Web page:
OSHA watch

National Emphasis Program to reduce or eliminate worker exposure to silica extended in Pennsylvania, Delaware, West Virginia, and District of Columbia

An initiative to increase the focus of inspections in maritime, construction, and general industries on identifying, reducing, or eliminating worker exposures to respirable crystalline silica has been launched. The NEP on respirable crystalline silica targets specific industries in each area that are expected to have the highest numbers of workers exposed to silica. It also focuses on enforcement of two new silica standards, one for the general and maritime industries, and one for the construction industry. Compliance assistance is available until May 3, 2020, after which inspections under the NEP will begin.

National Safety Stand-Down to Prevent Falls postponed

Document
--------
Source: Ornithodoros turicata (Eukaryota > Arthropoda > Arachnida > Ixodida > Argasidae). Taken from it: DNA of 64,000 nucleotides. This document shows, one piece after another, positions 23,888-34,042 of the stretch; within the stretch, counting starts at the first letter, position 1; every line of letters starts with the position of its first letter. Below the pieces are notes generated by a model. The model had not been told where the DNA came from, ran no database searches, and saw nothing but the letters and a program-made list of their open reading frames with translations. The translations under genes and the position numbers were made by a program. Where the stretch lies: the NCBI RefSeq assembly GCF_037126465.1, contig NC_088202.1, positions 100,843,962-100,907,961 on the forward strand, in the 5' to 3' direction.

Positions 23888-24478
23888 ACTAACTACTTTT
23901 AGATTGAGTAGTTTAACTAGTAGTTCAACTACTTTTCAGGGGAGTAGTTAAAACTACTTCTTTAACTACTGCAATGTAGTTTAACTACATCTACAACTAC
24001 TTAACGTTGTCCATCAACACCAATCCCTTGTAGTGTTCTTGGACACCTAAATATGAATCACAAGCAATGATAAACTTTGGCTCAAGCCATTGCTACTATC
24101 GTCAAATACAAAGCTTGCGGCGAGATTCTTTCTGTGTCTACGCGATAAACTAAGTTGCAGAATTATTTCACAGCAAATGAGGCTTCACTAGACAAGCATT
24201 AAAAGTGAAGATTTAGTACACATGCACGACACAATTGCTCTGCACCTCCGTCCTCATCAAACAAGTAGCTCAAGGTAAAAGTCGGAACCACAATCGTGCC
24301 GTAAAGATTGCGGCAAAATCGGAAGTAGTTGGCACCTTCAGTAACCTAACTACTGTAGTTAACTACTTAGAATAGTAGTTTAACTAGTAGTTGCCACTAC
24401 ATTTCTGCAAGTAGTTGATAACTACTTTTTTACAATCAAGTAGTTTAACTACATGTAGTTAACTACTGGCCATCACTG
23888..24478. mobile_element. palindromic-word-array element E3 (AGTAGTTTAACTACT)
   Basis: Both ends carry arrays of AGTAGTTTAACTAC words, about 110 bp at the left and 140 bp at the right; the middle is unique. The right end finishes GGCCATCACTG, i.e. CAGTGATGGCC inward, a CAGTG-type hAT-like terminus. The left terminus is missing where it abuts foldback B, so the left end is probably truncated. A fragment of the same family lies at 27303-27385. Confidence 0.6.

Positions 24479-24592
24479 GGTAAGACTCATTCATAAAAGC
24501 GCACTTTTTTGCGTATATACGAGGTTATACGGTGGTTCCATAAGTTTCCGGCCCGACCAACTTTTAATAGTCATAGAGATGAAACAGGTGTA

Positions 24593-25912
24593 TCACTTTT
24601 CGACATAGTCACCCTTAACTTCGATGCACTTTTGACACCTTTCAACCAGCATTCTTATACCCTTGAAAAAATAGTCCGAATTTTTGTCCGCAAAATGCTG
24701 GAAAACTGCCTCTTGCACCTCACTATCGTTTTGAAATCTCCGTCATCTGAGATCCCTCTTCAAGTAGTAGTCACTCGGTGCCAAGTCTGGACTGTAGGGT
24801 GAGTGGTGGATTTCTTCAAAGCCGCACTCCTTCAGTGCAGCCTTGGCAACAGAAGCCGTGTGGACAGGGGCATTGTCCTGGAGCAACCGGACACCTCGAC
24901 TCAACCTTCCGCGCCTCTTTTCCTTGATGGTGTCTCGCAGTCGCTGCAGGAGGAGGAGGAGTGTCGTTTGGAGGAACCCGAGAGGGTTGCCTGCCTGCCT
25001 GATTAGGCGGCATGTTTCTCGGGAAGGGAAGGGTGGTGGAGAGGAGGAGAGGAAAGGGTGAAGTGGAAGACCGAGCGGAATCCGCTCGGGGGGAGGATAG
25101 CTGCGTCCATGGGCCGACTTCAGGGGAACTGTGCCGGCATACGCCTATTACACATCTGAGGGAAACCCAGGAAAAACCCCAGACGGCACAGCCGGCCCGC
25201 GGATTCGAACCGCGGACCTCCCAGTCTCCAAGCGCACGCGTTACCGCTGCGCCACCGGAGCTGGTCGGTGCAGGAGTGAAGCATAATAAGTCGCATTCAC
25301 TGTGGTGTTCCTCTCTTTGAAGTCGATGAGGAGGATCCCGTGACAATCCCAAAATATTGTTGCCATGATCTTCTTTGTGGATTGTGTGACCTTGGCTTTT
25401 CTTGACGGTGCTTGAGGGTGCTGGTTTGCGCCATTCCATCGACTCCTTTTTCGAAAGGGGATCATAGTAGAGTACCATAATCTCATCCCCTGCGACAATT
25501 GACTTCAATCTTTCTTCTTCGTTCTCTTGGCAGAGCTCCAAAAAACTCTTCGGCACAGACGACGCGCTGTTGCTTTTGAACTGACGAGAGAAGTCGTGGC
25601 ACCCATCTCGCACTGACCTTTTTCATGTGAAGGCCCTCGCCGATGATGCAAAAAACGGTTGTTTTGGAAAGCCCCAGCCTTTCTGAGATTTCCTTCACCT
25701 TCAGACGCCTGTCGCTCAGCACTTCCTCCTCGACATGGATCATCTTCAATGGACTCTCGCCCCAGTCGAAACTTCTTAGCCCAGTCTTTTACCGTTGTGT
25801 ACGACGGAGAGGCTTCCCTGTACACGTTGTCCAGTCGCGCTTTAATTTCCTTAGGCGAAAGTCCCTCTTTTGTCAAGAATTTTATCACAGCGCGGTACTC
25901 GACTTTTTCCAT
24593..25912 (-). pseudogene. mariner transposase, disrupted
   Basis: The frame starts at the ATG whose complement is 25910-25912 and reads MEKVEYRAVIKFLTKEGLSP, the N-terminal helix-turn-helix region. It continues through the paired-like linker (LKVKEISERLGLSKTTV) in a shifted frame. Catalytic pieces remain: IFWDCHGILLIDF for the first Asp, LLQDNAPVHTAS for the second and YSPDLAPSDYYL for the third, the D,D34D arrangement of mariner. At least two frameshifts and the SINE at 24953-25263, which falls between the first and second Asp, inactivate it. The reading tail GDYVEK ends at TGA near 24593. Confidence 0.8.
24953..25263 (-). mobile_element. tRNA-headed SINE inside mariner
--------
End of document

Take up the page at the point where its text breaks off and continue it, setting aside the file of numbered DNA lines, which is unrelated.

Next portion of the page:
The 7th annual National Stand-Down to Prevent Falls in Construction, originally scheduled for May 4-8, 2020, was postponed due to the COVID-19 pandemic. The event will be rescheduled this summer.

National Safety Stand-Down to Prevent Falls webinar

The National Safety Stand-Down to Prevent Falls will conduct an April 16 webinar on fall prevention practices.

Whistleblower protections public meeting

public meeting on May 13 will solicit comments on the whistleblower protection laws. The public will also be able to participate in the meeting by telephone.

Voluntary Protection Programs manual revised

The Policies and Procedures Manual for the Voluntary Protection Programs was recently revised.

Recent fines and awards

Florida

  • Turnkey Construction Planners Inc., based in Melbourne was cited for exposing employees to fall hazards at two worksites in Port Saint Lucie. The roofing contractor faces $114,294 in penalties.

Illinois